In other words, while the data might seem valuable, it could just as easily end up a warehoused footnote much like the Ark of the Covenant in Indiana Jones.
Conspiracy Theory #2: DoJ and ICE are Hollywood's thugs
Another oft-repeated suggestion on torrent and tech blogs is that the Department of Justice and ICE are acting on behalf of the entertainment industry.
This is a popular theory. Through its track record of domain shutdowns, ICE -- Immigration and Customs Enforcement -- has earned the reputation of serving as the MPAA's personal police force.
It's certainly true that the MPAA and the U.S. federal government share a lot of employees. The "revolving door" between the MPAA and Washington has been whirling madly recently.
Some theorists think it's all about the entertainment industry's money. The indictment against MegaUpload accuses Kim Dotcom of costing copyright holders (record labels and movie studios) more than $500 million in lost revenue.
Emails published on TorrentFreak revealed that Disney, Warner Brothers, Turner Broadcasting, and Fox contacted MegaUpload between 2008 and 2010. Fox specifically wanted to work with MegaUpload about "better monetizing" MegaUpload's inventory. We don't know where these talks ended up.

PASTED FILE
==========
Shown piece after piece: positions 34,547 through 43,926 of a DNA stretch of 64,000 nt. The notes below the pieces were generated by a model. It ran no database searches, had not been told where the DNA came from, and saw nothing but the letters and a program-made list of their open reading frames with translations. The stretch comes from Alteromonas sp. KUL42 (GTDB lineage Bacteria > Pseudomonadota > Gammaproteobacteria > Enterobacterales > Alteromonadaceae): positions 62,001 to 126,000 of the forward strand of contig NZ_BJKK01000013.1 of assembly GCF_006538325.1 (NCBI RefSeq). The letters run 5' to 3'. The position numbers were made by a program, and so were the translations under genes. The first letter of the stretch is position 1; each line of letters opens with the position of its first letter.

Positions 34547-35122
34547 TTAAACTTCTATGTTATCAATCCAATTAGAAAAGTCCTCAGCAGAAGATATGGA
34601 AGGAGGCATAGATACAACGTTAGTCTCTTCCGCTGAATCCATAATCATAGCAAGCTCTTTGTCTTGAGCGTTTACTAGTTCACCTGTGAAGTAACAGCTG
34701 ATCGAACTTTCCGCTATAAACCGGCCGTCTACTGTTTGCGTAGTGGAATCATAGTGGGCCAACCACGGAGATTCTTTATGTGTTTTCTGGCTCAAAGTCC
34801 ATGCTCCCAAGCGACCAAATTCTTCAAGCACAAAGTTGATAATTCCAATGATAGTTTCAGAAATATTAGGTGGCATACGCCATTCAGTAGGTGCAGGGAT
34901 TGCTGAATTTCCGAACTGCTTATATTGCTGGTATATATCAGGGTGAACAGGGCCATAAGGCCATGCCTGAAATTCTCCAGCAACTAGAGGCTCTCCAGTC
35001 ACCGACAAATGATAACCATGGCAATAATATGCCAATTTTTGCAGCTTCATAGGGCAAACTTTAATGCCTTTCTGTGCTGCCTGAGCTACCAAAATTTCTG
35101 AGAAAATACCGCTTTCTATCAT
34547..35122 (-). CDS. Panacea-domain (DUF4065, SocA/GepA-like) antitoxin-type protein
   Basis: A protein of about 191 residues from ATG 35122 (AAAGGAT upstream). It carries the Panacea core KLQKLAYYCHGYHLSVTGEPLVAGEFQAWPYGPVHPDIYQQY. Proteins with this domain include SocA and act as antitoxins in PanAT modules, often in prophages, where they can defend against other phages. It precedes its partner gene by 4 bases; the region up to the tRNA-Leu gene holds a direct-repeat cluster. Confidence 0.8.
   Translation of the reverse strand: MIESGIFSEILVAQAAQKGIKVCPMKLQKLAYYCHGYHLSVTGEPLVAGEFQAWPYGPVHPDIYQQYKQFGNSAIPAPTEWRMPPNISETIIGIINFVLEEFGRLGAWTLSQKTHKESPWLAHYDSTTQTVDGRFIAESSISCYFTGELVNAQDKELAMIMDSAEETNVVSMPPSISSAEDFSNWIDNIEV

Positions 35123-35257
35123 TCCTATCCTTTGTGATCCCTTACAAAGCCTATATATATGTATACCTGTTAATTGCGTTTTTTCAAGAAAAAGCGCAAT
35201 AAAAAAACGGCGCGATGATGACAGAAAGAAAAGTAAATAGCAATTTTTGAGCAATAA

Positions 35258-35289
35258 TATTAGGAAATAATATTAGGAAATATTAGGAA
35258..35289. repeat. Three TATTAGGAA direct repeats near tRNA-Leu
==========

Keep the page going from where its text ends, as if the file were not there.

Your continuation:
Contrary to conventional wisdom about file-sharing sites and artists, MegaUpload was widely supported by major recording stars because it had become a direct distribution platform for artists.
Big hip-hop names like Diddy and Busta Rhymes were releasing tracks through their own paid accounts on MegaUpload, and were getting up to 90 cents on the dollar for their tracks. They had cut out the RIAA middlemen.
The raid happened 24 hours after it was revealed that Alicia Keys' husband, rapper Swiss Beatz, had been made CEO of MegaUpload, and a month after Dotcom had announced that Megaupload intended to compete head-to-head against the music industry.
But is this even possible? Probably not.
The idea that one file-sharing website could pose such a threat to an entire industry is pretty far-fetched. Sure, some artists supported MegaUpload, but just as many -- if not more -- likely think Dotcom got what was coming.
So is the theory that the federal government could act as a international police force for Hollywood bigwigs. Sure, winged monkeys are expensive minions (the upkeep!), but our system is set up so that entities like RIAA/MPAA can't actually issue a memo to dictate who gets busted by the Feds, and how.
The MegaUpload saga is certainly rife with Hollywood strongarming, feds that land helicopters first and ask questions later, and a self-styled anti-Hollywood villain with an appreciable flair for drama.
But the path of conspiracy theory speculation is paved equally with both insight and, well, madness. So for now, Megaupload conspiracy theories are certainly fun to poke at. But best to use a very long stick.